Click here to continue reading this article.
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Mental Health Academy – First to Knowledge in Mental Health
Get unlimited access to over 50 hours of CPD video workshops and over 100 specialist courses, for just $39/month or $349/year. Plus FREE and EXCLUSIVE access to the 10-hour Psychological First Aid program ($595.00 value).
We want you to experience unlimited, unrestricted access to the largest repository of professional development programs available anywhere in the country.
When you join our Premium Level membership, you’ll get all-inclusive access to over 50 hours of video workshops (presented by leading mental health experts) on-demand, 24/7.
You’ll also get access to over 100 specialist courses exploring a huge range of topics, including counselling interventions, communications skills, conflict, child development, mental health disorders, stress and trauma, relationships, ethics, reflective practice, plus much more. 
You’ll also get FREE and EXCLUSIVE access to the Psychological First Aid course ($595.00 value). The PFA course a high quality 10-hour program developed by Mental Health Academy in partnership with the Australian Institute of Psychology and the Australian Institute of Professional Counsellors, and framed around the internationally accepted principals of the NCTSN Field Operations Guide.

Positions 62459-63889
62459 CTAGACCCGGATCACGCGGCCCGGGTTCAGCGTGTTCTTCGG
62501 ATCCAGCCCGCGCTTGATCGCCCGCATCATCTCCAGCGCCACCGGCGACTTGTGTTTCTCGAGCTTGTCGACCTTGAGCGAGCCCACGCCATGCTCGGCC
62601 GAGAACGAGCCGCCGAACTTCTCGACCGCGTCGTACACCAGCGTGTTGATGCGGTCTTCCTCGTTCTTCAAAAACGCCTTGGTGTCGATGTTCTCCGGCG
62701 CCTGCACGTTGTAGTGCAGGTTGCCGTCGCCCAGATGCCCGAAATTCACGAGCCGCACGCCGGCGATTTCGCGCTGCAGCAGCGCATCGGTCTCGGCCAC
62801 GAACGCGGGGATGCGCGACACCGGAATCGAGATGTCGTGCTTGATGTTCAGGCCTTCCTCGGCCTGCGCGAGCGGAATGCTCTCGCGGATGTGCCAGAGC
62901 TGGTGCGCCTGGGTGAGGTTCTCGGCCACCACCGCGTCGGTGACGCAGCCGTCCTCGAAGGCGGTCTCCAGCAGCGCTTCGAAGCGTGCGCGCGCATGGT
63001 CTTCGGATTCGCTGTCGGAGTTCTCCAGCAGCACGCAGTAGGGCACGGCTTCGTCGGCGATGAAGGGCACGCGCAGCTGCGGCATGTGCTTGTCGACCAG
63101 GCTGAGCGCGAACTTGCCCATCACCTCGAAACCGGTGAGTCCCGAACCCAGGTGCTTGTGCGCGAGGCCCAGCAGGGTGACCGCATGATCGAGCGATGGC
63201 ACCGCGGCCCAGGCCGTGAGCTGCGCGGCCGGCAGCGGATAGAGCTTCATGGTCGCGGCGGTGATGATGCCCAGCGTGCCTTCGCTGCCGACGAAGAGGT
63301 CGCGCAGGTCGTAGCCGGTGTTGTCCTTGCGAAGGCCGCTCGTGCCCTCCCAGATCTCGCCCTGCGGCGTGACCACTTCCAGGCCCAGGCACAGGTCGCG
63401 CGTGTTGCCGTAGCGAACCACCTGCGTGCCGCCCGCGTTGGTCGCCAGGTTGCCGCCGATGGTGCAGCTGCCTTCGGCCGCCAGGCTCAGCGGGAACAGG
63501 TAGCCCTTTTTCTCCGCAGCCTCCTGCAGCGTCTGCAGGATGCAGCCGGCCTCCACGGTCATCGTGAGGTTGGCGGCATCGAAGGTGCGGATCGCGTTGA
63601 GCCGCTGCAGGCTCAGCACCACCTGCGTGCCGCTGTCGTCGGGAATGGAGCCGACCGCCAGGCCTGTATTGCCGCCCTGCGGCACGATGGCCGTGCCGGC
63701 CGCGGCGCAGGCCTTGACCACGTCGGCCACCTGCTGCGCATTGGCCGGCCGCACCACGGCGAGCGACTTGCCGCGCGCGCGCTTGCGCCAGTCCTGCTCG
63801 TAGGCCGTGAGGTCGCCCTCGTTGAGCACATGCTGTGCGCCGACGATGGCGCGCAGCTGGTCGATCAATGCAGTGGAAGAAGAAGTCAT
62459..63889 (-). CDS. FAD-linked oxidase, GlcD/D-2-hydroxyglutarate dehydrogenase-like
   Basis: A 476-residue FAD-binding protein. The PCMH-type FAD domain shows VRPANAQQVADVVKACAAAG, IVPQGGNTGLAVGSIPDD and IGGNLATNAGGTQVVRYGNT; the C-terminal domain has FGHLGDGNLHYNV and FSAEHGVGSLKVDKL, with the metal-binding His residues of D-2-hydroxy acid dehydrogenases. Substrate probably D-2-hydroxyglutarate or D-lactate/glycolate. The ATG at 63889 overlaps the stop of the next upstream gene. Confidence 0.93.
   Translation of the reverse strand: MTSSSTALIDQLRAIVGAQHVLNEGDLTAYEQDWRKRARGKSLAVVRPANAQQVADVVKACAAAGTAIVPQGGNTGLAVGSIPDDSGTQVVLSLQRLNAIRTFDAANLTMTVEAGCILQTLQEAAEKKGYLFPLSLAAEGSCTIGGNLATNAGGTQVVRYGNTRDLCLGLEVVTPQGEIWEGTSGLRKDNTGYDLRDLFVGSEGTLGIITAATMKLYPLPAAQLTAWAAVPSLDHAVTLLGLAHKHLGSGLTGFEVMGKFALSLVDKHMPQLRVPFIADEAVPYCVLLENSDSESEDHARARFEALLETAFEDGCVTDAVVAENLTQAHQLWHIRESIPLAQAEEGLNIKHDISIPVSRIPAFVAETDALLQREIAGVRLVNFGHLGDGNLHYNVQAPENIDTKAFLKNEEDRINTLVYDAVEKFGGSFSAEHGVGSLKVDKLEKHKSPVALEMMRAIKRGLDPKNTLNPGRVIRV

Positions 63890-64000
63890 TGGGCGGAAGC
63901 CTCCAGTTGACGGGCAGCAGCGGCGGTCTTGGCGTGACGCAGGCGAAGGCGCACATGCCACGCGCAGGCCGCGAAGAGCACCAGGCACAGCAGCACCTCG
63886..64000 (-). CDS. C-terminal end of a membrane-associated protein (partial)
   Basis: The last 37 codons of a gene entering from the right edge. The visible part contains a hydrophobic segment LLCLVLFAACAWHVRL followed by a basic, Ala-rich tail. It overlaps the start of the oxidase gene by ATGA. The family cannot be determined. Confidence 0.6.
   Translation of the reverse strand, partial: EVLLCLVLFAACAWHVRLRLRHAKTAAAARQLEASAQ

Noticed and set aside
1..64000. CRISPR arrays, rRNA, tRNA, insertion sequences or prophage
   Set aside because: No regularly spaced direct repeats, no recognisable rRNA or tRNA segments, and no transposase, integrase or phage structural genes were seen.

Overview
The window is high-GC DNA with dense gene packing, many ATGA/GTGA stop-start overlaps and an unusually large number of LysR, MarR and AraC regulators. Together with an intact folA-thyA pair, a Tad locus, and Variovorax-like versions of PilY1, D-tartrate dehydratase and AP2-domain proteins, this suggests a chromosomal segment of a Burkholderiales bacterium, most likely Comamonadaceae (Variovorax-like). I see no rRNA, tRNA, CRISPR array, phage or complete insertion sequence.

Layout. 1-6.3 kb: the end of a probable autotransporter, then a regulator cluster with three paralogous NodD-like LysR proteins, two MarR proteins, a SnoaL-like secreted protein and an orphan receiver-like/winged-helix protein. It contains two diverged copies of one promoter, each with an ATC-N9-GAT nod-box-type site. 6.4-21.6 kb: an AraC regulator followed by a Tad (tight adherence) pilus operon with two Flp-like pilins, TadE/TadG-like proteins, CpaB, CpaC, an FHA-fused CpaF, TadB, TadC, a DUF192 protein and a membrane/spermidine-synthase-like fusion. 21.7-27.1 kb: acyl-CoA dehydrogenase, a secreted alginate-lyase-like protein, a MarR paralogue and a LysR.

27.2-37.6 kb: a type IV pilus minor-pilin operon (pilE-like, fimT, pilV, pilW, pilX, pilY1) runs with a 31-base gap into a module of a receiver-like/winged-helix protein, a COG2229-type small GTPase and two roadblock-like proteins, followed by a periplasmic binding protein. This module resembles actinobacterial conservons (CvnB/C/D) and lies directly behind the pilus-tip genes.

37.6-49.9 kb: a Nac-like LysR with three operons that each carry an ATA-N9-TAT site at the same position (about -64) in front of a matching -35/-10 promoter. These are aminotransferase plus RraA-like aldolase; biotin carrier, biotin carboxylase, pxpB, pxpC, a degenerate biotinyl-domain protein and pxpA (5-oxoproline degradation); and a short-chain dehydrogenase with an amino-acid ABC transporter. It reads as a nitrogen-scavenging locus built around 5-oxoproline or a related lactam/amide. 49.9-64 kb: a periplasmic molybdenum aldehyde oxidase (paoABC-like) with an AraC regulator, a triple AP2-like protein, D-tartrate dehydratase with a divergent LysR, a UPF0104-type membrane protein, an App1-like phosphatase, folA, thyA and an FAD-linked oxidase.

Benefits of becoming a premium member:
  • FREE and exclusive PFA course ($595.00 value)
  • Over 100 specialist courses to choose from
  • Over 50 hours of video learning on-demand
  • CPD endorsed by leading industry associations
  • Videos presented by international experts
  • New programs released every month
  • Huge range of topics and modalities
  • Online, 24/7 access
Some upcoming programs:
  • Dialectical Behaviour Therapy
  • Treating Depression in the Older Adult
  • Acceptance and Commitment Therapy
  • Case studies from Kegan's Constructive Developmental Framework
  • A Constructive-Developmental Approach in Therapy: Case Studies
  • Sitting with Shadow: Case Studies
  • Dialectical Behaviour Therapy
  • Emotionally Focused Therapy
  • Drinking and Alcohol Related Harm among Adolescents and Young Adults
  • Windmill Therapy for Positive Mental, Physical and Spiritual Health
  • Counselling and Coaching: Compatible or Incompatible?
  • Diagnosis and Treatment of Obsessive-Compulsive Disorder
  • Neuroscience, mirror neurons and talking therapies
  • Working Through Ethical Dilemmas
Learn more and join today:
Have you visited the Counselling Connection Blog yet? There are over 600 interesting posts including case studies, profiles, success stories, videos and much more. Make sure you too get connected (and thank you for those who have already submitted comments and suggestions).